Christine Smith just turned 25 yesterday but has a wealth of life experience, passion and positivity far beyond her years.
A family advocate with the non-profit Hope Haven Children's Clinic and Family Center, Smith was born in Barstow, Calif., to a military father and half-Chinese mother originally from Korea. After five years in Japan, Smith and her family came to Laurel Bay when she was 6, and after her father's retirement, moved to Beaufort-proper when she was 12.
Smith's father studied to be a nurse after retirement but wound up a successful electrician. Her mother felt isolated at Laurel Bay and went back to Japan when Smith was 9 and her older brother was 11. Smith's mother never knew her own mother -- who left her to be raised by relatives when she a baby -- and she never knew her father or even his nationality. She ran away when she was 12, Smith said, and travelled a great deal, "taking care of herself her whole life."
Her mom "only speaks broken English, and I only speak English," Smith explained, adding that she "did a huge paper" on her mother while in college, but she still doesn't really understand her mother's story. Though her mother speaks Chinese, Japanese, Korean and English, she only had an education up to fifth grade. Her mother didn't teach her daughter any other language but English "because she really wanted me to be Americanized because it had been so hard for her when she was a kid, being biracial."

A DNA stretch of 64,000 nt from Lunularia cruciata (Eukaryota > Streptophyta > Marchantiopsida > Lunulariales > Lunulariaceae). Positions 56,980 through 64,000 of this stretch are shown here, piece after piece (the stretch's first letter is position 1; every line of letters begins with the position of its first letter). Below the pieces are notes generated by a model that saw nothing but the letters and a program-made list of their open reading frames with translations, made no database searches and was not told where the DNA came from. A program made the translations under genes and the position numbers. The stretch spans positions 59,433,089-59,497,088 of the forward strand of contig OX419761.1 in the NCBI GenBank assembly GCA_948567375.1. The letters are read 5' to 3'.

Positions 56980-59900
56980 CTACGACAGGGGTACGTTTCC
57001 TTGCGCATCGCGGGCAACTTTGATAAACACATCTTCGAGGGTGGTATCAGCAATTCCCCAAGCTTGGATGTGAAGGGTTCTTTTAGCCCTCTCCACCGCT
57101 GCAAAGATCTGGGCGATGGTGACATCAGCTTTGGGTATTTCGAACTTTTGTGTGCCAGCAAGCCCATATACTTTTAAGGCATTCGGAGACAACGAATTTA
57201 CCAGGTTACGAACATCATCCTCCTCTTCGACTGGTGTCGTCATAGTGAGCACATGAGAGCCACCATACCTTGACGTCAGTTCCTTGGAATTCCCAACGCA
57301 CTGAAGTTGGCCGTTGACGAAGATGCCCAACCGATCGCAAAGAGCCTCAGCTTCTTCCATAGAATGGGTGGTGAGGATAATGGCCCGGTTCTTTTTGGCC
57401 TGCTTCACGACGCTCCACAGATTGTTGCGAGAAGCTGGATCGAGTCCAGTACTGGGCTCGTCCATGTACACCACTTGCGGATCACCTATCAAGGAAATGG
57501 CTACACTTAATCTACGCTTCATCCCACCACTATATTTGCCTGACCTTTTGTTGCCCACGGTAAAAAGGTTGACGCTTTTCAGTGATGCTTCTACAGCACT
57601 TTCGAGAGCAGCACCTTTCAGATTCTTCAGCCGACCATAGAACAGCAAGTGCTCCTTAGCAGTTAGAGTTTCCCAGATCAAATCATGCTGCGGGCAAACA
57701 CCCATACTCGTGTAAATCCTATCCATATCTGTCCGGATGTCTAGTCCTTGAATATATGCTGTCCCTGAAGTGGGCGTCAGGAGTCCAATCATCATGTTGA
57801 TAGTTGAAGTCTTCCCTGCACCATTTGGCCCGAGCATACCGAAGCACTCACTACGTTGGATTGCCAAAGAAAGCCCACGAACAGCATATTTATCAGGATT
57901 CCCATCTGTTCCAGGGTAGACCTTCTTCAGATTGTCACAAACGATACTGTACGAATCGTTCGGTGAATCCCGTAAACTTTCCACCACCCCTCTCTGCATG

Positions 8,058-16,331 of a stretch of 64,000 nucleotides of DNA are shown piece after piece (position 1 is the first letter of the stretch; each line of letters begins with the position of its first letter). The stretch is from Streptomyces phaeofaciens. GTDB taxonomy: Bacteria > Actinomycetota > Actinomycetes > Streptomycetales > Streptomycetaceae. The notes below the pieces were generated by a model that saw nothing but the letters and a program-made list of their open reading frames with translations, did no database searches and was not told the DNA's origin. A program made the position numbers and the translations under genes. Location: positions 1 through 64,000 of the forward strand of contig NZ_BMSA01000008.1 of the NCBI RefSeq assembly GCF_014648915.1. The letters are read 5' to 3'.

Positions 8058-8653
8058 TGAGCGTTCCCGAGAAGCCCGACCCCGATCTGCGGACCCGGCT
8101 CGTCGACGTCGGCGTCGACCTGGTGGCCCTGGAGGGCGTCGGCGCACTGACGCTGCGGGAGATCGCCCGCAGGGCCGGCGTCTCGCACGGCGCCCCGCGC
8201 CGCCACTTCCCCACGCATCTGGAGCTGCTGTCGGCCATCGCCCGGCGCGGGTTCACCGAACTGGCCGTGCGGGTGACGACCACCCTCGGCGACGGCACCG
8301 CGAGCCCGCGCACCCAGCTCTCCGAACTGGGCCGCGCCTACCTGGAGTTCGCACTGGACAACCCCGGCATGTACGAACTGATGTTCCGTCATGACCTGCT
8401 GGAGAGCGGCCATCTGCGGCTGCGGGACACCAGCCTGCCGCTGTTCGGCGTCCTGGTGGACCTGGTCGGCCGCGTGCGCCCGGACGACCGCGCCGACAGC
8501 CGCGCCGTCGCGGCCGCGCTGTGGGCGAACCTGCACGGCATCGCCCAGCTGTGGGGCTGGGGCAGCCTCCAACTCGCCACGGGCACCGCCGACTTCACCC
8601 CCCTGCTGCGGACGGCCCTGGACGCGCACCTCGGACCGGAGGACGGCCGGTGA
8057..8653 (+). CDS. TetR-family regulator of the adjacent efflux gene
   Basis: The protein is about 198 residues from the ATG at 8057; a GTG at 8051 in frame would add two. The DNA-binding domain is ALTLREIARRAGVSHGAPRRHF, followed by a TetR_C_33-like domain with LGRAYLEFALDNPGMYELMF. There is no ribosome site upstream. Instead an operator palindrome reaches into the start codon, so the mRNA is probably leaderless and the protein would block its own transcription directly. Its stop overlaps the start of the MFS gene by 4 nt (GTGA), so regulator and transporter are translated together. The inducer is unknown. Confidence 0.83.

A few years after she left, Smith's mom came back into her life, and Smith only saw her once in awhile while she was growing up. But after the birth of Smith's daughter, Faith, Smith's mother became a much bigger part of her life. Faith "loves her grandmother, because she spoils the heck out of her," Smith said.
Her senior year of high school, she said, she "got really slack" and didn't apply to any colleges, though she had been a good student. The summer after graduation, she was waiting tables at Secession, where she met her future husband, Tory. He encouraged her to apply herself in college at the University of South Carolina Beaufort, and she said, "I ended up loving this school! I really tried to find my own way there. I really focused on my grades and got straight As throughout college. I really devoted myself to human services. I knew that's what I would be good at, helping people."